As evidenced during PG’s Rig Rundown with AC/DC, Malcom Young’s huge, revered rhythm tone was achieved with little to no bass dialed in on his Marshalls.

Being a musician requires an interesting balance of being on top of your game, while at the same time making sure you’re in an environment where you are in a little over your head. The perfect performance environment—where you are inspired and surrounded by all the elements that facilitate greatness—can be a rare occurrence, but it’s our responsibility to seek out such an environment as often as possible. When we surround ourselves with musicians we consider to be better players than us, we’re in an environment where growth, unbelievable musical moments, and memories can happen.

As bassists, our end of the bargain is making sure our fellow musicians have a great experience playing music with us, which is determined by a multitude of factors, such as being prepared, playing the right equipment, and EQing our tone to fit the sonic makeup of the band. There’s also looking around and interacting with our fellow musicians and the audience, dressing the part, and making sure no distractions enter our mind during the show. We truly need to be fully present.

Staying humble and realizing you’re always learning is necessary to be a successful musician in any accompanying role. That said, we are sometimes surrounded by players who are not maintaining the standard of preparation and execution we are used to, which can land us bassists in situations where diplomacy and patience come into play in a major way.

Unless the gig is heavy metal or classic rock, I’m always concerned when I see the guitarist bringing in a 4x12 cabinet, or even a 2x12 closed-back cabinet.

There are a few things less-experienced players do that can severely impair my good time playing bass. I initially didn’t know how to handle such situations, but after receiving some tough love over the years from older, more-seasoned players, I now have a feeling of responsibility to help less-experienced players, which simultaneously helps me have a better time playing.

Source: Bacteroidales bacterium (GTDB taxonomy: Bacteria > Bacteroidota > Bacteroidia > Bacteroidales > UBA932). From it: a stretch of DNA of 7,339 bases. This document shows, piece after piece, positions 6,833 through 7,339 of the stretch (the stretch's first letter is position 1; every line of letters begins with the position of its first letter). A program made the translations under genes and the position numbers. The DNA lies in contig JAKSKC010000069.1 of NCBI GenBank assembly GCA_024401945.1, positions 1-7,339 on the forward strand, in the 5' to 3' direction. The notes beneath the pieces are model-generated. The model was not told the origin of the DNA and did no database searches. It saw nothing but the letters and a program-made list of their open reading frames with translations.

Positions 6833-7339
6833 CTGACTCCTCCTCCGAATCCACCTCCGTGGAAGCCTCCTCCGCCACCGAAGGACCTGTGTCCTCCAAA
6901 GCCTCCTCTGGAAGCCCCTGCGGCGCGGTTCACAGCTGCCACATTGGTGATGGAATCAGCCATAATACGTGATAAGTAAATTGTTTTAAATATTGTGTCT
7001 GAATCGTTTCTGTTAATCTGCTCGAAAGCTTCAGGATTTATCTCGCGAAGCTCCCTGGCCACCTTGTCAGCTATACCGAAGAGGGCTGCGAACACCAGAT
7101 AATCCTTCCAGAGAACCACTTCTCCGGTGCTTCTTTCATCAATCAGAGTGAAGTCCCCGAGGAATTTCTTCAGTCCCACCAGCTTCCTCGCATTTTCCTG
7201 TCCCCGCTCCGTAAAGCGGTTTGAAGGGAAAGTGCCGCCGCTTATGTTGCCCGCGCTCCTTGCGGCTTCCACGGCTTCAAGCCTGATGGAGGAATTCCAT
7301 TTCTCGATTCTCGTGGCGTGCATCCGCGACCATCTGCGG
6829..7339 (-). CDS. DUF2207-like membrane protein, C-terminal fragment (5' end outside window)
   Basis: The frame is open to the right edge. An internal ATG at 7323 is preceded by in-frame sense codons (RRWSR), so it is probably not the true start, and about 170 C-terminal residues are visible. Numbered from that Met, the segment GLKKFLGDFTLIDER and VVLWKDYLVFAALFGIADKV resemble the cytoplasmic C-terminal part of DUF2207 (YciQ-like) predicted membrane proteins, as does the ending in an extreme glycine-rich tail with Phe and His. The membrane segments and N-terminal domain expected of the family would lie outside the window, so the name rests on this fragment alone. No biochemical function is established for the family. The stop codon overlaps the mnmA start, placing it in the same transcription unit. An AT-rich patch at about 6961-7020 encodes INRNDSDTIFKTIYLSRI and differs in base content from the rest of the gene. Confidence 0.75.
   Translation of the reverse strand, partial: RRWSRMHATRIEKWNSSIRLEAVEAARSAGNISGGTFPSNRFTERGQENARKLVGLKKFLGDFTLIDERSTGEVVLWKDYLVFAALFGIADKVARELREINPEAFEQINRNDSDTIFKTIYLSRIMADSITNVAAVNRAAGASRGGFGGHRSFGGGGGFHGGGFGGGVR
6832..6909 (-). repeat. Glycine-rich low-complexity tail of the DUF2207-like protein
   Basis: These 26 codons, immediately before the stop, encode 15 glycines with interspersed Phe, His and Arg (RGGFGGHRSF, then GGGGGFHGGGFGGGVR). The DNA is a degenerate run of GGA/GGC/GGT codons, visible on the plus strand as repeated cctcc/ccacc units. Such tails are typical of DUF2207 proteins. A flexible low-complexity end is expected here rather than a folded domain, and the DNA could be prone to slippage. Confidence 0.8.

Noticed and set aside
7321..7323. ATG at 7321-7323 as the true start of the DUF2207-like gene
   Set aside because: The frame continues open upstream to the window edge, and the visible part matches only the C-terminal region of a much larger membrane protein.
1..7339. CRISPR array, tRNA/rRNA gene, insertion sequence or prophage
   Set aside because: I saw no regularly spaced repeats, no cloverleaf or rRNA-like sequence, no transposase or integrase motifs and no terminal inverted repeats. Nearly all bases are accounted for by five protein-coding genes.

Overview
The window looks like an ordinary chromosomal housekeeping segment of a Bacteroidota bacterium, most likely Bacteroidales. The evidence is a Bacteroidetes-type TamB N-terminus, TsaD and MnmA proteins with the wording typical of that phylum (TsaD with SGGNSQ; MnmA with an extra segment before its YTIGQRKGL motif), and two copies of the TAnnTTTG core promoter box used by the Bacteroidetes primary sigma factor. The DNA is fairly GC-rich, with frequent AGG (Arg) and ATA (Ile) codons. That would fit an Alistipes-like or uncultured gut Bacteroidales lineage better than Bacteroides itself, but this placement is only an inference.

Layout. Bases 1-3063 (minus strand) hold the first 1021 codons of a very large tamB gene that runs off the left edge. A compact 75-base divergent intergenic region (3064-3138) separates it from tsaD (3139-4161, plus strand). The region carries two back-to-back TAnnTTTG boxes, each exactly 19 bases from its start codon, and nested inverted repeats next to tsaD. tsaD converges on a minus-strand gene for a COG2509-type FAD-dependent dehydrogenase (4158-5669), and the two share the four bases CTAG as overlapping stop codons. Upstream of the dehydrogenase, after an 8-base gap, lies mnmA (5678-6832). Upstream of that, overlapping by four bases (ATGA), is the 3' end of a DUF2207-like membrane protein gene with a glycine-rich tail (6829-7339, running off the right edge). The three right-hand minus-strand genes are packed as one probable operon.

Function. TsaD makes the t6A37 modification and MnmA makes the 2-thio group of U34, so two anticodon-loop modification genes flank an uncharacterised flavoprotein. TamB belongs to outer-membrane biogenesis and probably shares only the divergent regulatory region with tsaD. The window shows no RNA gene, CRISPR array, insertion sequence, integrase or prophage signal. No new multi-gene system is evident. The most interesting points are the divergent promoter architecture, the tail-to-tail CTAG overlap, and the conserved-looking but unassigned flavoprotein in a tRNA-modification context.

The pet peeves following are somewhat bassist-centric, but as bassists, we hear and experience them closer than other musicians. Thankfully, simple adjustments can be made to ensure a big difference in the sound of a band in a short period of time.

The keyboardist’s left hand. The joys of having a keyboard player in the band are many, so being aware of common problems can be a great asset to you as a bassist. If you are playing songs your keyboardist has played solo or in a duo a few hundred times, you may have to ask him or her to lay off the left hand completely to break the muscle memory of playing bass. In most cases, not using the left hand is better than an overplayed or poorly performed left-hand part.

When soundchecking over a large PA system, I always hit a few low notes between songs to feel if the stage is vibrating, and then ask the keyboard player to hit a few low notes as well. If the keyboard shakes the stage at the same level (or more) than the electric bass, then I know for sure the front-of-house mix is a muddy mess. Asking the FOH engineer for some EQing or to use high-pass filters on the keyboards is a good and easy solution.

The guitar amp. Guitarists are sometimes guilty of bringing too much firepower to a gig (just as bassists are). At least low-enders can justify it somewhat, since we need more size and wattage to move the same amount of air. Unless the gig is heavy metal or classic rock, I’m always concerned when I see the guitarist bringing in a 4x12 cabinet, or even a 2x12 closed-back cabinet. A guitarist using too much gain or distortion for a song also makes the low-end territory of the mix quite tricky to navigate, because the amount of low end that has to be EQ’d out of the guitar amp can be severe. I often remind guitarists who claim the late Malcolm Young had their favorite guitar tone that Young cut all the low end on his Marshall amps and used very little distortion. Not all guitarists realize that cutting low end and using less gain can make them sound punchier and be more aggressive in the mix.

The kick drum. Unless you are playing jazz, where the kick drum is often used as an accent tool, the kick drum is usually the anchor holding the musical ship together when paired with a simple bass-guitar pattern. A less-experienced or overly excited drummer will sometimes use his or her feet to improvise during straight-ahead pop or rock songs. This is a real groove killer. Whenever I notice this happening, I’ll ask the drummer what patterns he or she has written down for different sections, and to double-check they are the same as what I have notated. I’ll then say, “Cool, let’s stick to that,” while hoping no egos have been hurt. In my opinion, the solidity of a groove can be ruined by a drummer with a “wandering foot” quicker than almost anything else.

Bassists are used to providing a foundation for everyone else to sound great. However, there is no shame in asking our fellow musicians to make adjustments in their performances and tones to help us sound great, too.